Boundary-Layer Meteorology

, Volume 22, Issue 1, pp 21-48

First online:

Observations in the nocturnal boundary layer

  • J. R. GarrattAffiliated withNational Center for Atmospheric Research

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Low-latitude observations of the stably-stratified planetary boundary layer (SBL) above rough terrain are compared to observations of the mid-latitude SBL mainly through the depth h and its dependence upon surface fluxes. This involves the quantity h/L and the similarity prediction h = γ(u * L/f)1/2.

Mid-latitude observations are consistent with model calculations for nighttime-averaged quantities and their deviations, as functions of latitude and surface roughness, from the equilibrium values found at large t. The above applies to horizontally-homogeneous terrain.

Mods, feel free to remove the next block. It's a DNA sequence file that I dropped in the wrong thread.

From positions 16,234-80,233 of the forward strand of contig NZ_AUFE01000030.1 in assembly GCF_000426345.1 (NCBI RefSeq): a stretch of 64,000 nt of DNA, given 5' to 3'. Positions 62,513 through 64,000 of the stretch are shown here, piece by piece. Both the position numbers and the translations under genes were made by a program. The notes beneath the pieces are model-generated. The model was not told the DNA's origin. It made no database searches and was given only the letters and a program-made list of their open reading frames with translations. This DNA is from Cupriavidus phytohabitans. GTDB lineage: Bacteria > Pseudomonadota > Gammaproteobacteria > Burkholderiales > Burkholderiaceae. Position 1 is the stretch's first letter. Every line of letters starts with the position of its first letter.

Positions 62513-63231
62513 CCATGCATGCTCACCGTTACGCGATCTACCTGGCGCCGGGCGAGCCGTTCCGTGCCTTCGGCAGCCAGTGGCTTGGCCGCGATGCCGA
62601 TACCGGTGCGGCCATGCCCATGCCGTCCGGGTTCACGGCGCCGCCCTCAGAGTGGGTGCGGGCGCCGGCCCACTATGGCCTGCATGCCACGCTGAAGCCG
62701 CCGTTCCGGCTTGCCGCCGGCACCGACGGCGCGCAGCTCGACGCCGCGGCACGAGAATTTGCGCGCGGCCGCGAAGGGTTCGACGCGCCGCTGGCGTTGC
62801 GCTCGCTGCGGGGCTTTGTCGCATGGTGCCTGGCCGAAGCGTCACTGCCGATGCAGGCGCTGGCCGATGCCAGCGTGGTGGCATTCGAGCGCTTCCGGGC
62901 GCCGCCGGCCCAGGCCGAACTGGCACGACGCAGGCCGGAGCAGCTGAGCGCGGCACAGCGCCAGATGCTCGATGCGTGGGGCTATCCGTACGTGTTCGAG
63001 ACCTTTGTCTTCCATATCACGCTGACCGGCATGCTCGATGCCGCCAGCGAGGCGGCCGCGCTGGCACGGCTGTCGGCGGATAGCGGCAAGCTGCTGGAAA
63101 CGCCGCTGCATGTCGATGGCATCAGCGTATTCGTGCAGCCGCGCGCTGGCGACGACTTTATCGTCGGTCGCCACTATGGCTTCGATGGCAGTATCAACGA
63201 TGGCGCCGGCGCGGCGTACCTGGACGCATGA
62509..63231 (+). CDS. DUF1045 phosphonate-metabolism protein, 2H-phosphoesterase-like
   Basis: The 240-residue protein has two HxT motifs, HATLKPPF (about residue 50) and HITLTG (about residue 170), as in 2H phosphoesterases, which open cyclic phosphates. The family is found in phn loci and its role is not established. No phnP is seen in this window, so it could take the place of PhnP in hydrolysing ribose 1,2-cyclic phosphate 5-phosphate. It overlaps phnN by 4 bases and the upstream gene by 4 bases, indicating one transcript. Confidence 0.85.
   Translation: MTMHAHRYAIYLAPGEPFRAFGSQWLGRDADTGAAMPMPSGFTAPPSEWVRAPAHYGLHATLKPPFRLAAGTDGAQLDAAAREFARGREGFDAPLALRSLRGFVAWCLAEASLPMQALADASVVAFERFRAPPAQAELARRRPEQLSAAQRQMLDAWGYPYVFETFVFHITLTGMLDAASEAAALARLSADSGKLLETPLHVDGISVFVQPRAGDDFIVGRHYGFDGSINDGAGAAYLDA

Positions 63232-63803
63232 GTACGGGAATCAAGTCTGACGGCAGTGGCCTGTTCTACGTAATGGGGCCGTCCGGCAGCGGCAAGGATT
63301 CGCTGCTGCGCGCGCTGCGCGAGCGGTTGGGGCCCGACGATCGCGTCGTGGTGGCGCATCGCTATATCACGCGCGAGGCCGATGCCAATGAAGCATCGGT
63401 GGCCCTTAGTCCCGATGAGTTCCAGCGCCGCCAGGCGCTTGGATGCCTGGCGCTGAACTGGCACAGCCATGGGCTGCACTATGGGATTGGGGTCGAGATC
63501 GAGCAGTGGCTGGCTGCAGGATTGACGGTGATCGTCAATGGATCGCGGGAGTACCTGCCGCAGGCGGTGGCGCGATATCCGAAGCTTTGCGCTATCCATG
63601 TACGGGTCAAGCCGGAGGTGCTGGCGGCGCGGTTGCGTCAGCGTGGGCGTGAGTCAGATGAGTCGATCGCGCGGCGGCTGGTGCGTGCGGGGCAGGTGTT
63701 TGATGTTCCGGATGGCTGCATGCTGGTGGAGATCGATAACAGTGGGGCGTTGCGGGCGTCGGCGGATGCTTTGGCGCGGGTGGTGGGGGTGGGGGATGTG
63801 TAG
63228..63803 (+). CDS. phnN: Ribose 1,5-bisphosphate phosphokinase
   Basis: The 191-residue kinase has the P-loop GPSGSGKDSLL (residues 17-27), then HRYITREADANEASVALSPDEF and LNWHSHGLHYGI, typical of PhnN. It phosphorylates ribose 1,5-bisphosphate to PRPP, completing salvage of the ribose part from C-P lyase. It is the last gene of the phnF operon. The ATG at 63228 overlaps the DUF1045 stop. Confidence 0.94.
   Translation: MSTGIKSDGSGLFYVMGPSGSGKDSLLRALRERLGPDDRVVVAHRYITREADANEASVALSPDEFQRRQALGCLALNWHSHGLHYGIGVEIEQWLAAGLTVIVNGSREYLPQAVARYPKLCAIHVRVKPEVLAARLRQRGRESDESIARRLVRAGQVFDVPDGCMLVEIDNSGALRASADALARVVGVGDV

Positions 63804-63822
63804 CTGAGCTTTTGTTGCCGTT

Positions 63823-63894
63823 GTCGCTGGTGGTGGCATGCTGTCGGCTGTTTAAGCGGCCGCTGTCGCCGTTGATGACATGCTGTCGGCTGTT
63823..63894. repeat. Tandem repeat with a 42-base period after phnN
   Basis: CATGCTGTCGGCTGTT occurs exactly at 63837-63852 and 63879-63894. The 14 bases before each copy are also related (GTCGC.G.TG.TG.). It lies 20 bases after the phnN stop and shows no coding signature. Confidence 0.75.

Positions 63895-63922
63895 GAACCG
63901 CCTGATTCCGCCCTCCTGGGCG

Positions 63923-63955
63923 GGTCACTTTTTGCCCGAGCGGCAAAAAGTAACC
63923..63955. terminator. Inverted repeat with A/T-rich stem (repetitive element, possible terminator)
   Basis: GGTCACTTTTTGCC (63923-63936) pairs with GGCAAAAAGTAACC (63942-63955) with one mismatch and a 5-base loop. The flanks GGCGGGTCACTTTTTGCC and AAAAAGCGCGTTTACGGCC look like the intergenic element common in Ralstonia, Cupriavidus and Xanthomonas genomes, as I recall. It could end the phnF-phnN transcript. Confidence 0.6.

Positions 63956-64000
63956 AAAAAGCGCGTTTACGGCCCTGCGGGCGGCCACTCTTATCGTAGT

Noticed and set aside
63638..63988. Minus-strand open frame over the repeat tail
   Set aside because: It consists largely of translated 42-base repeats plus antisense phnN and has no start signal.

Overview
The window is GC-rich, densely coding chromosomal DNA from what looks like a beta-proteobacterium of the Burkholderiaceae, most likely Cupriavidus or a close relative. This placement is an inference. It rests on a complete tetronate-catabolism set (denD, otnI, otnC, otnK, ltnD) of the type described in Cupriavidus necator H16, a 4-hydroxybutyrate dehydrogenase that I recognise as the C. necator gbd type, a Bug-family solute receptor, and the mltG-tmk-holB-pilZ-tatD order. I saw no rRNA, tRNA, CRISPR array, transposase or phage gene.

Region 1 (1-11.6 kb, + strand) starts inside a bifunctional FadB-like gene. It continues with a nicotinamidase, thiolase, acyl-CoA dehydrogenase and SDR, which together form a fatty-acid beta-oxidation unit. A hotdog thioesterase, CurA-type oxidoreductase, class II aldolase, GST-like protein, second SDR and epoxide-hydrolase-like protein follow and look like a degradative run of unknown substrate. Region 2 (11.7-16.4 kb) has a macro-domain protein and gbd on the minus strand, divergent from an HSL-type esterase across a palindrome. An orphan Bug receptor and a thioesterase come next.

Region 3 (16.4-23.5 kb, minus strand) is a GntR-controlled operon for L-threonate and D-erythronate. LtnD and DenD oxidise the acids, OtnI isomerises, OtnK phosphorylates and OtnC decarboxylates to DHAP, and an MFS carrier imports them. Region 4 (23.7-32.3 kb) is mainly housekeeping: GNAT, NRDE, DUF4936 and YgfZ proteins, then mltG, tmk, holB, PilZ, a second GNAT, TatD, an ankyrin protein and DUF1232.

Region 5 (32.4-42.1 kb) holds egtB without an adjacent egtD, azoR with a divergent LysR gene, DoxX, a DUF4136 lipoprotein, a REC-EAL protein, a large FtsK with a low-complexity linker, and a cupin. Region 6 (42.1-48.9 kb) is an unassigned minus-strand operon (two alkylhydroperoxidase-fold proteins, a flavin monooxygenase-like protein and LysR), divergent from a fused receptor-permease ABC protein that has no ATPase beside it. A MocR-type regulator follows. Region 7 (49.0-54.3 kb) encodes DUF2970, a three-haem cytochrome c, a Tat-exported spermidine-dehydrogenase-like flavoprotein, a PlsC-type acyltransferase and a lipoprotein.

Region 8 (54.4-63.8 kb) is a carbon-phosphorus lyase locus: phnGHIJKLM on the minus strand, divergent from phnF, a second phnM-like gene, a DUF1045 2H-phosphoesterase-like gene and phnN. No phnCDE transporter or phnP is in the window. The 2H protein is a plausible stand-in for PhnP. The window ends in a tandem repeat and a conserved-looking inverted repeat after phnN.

Low-latitude observations of % MathType!MTEF!2!1!+-% feaafeart1ev1aaatCvAUfeBSjuyZL2yd9gzLbvyNv2CaerbuLwBLn% hiov2DGi1BTfMBaeXatLxBI9gBaerbd9wDYLwzYbItLDharqqtubsr% 4rNCHbGeaGqiVu0Je9sqqrpepC0xbbL8F4rqqrFfpeea0xe9Lq-Jc9% vqaqpepm0xbba9pwe9Q8fs0-yqaqpepae9pg0FirpepeKkFr0xfr-x% fr-xb9adbaqaaeGaciGaaiaabeqaamaabaabaaGcbaGafq4SdCMbae% baaaa!37AB!\[\bar \gamma \] and h/L are significantly smaller than mid-latitude values, apparently the result of katabatic flows at the site and not the differences in latitude. This is consistent with model calculations for non-zero slope terrain.